Finally, we sought to determine whether the 5-HT2A receptor played any role in the plasticity-promoting effects of DOI, DMT, and LSD because this receptor is known to be primarily responsible for the hallucinogenic effects of classical psychedelics (Nichols, 2004, 2016). Furthermore, the psychoplastogenic potencies of these and related compounds correlate well with their 5-HT2A receptor affinities (Figure S3) (i.e., a higher 5-HT2A binding affinity generally predicts more potent psychoplastogenic effects). Control experiments demonstrated that 5-HT2A receptors were expressed on cultured rat cortical neurons at both 6 days in vitro (DIV6) and DIV19 (Figure 6A). Next we found that co-treatment with ketanserin, a selective 5-HT2A antagonist, completely abrogated the ability of DMT, LSD, and DOI to promote both neuritogenesis and spinogenesis (Figures 6B-6F). Ketanserin was also able to block the effects of psilocin as well as the non-classical psychedelic noribogaine and enactogen MDMA (Figure 6G).

Figure 6. The 5-HT2A Receptor Mediates the Effects of Psychedelics on Structural Plasticity
(A) Rat embryonic cortical neurons express 5-HT2A receptors at both DIV6 and DIV19 (scale bar, 10 mm).
(B) The effects of psychedelics on increasing dendritic arbor complexity are blocked by cotreating with ketanserin, a selective antagonist of 5-HT2A receptors, as measured by Sholl analysis of cultured cortical neurons (DIV6).
(C-E) Compound-induced increases in the AUC of the Sholl plots (C), the Nmax of the Sholl plots (D), and the number of dendritic branches (E) are completely blocked by ketanserin (n = 10-11 neurons, DIV6).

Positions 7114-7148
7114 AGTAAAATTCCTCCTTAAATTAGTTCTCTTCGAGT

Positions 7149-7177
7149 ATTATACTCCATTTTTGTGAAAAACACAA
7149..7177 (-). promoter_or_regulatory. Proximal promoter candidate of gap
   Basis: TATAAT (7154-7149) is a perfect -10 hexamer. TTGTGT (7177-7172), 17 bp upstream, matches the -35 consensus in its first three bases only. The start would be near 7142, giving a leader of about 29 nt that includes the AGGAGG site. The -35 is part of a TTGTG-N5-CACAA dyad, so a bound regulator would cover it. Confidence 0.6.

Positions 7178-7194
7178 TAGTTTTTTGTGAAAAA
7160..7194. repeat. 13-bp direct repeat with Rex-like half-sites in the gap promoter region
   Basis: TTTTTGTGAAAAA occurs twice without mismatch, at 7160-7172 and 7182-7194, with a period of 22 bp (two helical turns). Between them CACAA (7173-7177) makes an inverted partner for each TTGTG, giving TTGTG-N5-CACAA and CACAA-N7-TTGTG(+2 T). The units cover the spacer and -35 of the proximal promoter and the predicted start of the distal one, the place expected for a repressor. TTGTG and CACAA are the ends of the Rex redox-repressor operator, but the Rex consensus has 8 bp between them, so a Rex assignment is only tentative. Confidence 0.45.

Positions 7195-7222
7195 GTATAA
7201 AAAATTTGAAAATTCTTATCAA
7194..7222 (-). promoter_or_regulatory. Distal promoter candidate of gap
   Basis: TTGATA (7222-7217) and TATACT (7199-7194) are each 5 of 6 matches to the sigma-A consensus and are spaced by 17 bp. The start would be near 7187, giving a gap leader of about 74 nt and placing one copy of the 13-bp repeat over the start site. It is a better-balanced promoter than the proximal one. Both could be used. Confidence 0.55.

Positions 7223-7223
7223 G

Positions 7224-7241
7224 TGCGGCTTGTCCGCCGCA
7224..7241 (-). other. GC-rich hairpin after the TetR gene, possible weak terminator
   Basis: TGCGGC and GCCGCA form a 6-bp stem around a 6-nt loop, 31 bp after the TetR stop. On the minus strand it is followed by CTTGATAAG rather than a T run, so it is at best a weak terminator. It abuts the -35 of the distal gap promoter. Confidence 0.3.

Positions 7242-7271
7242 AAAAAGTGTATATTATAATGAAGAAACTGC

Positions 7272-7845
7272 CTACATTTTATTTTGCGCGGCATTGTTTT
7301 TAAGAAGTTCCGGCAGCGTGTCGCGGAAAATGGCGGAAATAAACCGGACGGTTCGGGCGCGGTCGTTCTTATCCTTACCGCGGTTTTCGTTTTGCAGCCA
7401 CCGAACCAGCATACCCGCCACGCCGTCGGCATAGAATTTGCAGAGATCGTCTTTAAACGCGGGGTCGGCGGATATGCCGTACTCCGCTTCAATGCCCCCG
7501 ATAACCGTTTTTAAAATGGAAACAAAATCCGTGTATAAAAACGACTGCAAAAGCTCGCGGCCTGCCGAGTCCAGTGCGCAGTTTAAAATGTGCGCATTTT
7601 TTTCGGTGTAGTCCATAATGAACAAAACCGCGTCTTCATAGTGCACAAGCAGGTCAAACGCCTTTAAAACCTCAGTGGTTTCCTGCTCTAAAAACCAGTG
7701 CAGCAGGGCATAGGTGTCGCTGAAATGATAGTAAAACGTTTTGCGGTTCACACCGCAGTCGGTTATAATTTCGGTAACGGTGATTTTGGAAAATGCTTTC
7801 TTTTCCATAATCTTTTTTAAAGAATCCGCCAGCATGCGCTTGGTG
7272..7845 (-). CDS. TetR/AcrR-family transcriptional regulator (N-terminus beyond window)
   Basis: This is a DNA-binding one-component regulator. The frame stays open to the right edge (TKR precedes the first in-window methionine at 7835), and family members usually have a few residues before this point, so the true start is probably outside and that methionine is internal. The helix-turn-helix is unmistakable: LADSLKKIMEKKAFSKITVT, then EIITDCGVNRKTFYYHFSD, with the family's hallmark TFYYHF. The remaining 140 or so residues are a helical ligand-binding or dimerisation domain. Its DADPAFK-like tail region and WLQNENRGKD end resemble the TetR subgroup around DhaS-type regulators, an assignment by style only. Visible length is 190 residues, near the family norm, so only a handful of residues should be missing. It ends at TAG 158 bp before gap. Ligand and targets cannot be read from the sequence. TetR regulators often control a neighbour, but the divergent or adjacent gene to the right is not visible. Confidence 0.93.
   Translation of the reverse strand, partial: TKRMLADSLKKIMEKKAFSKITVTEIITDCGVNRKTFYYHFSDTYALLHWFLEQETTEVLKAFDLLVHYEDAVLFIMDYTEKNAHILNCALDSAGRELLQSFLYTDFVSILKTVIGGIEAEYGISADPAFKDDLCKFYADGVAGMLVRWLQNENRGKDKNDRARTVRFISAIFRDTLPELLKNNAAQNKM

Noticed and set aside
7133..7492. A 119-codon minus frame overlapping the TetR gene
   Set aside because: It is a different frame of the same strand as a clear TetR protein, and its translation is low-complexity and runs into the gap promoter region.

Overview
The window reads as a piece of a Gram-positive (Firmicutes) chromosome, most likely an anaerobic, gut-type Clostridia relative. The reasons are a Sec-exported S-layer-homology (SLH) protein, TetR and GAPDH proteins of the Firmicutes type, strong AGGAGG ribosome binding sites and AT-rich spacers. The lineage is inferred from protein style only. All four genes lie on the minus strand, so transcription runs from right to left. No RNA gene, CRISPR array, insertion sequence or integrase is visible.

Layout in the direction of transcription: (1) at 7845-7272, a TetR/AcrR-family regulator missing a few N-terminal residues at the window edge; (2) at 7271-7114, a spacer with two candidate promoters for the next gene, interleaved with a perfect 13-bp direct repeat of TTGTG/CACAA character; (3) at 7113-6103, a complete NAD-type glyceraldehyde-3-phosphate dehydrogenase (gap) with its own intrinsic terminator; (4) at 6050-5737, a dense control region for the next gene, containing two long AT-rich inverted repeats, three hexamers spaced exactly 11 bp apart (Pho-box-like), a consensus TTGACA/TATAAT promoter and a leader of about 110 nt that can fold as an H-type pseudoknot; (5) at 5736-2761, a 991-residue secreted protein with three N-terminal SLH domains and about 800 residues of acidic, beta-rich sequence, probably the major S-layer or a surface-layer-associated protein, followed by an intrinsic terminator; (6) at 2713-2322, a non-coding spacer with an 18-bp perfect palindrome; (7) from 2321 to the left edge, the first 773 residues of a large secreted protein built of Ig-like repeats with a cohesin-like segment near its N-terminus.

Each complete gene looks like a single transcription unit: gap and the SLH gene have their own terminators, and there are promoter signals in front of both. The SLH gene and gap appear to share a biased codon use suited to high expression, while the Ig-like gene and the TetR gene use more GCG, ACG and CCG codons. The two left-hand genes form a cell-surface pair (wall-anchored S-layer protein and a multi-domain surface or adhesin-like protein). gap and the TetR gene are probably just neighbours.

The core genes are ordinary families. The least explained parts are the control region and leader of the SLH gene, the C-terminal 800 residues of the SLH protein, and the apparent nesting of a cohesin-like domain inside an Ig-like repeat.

(F) The spinogenesis-promoting properties of psychedelics are blocked by ketanserin (n = 19-20 neurons, DIV19).
(G) Ketanserin also blocks the increased Nmax induced by psilocin, noribogaine, and MDMA.
(H) Ketanserin dose-dependently blocks the psychoplastogenic effects of 10 nM LSD (n = 9-38 neurons, DIV6).
*p < 0.05, **p < 0.01, ***p < 0.001, ****p < 0.0001, as compared to vehicle control (VEH) or vehicle + antagonist. Data are represented as mean ± SEM.

These initial experiments were performed using doses of psychoplastogens that produced maximal effects on structural plasticity (circa 10 µM) in combination with a 10-fold excess of ketanserin (100 µM). At these concentrations, we could not rule out the possibility of other receptors contributing to the antagonistic effects of ketanserin. Therefore, we treated cultured cortical neurons with a significantly lower dose of LSD (10 nM) and attempted to block its ability to promote neurite outgrowth using increasing doses of ketanserin (Figure 6H). We found that ketanserin blocks the psychoplastogenic effects of LSD by ~50% when treated at 10 nM. This is consistent with the fact that the binding affinities of ketanserin and LSD for the 5-HT2A receptor are roughly equivalent (low nanomolar). Increasing the concentration of ketanserin to 100 nM, 10-fold higher than the concentration of LSD used in this experiment, completely prevented LSD-induced neuritogenesis. At 100 nM, ketanserin is relatively selective for the 5-HT2A receptor, although, at this concentration, we cannot rule out the possible involvement of 5-HT2C, adrenergic, or histamine receptors.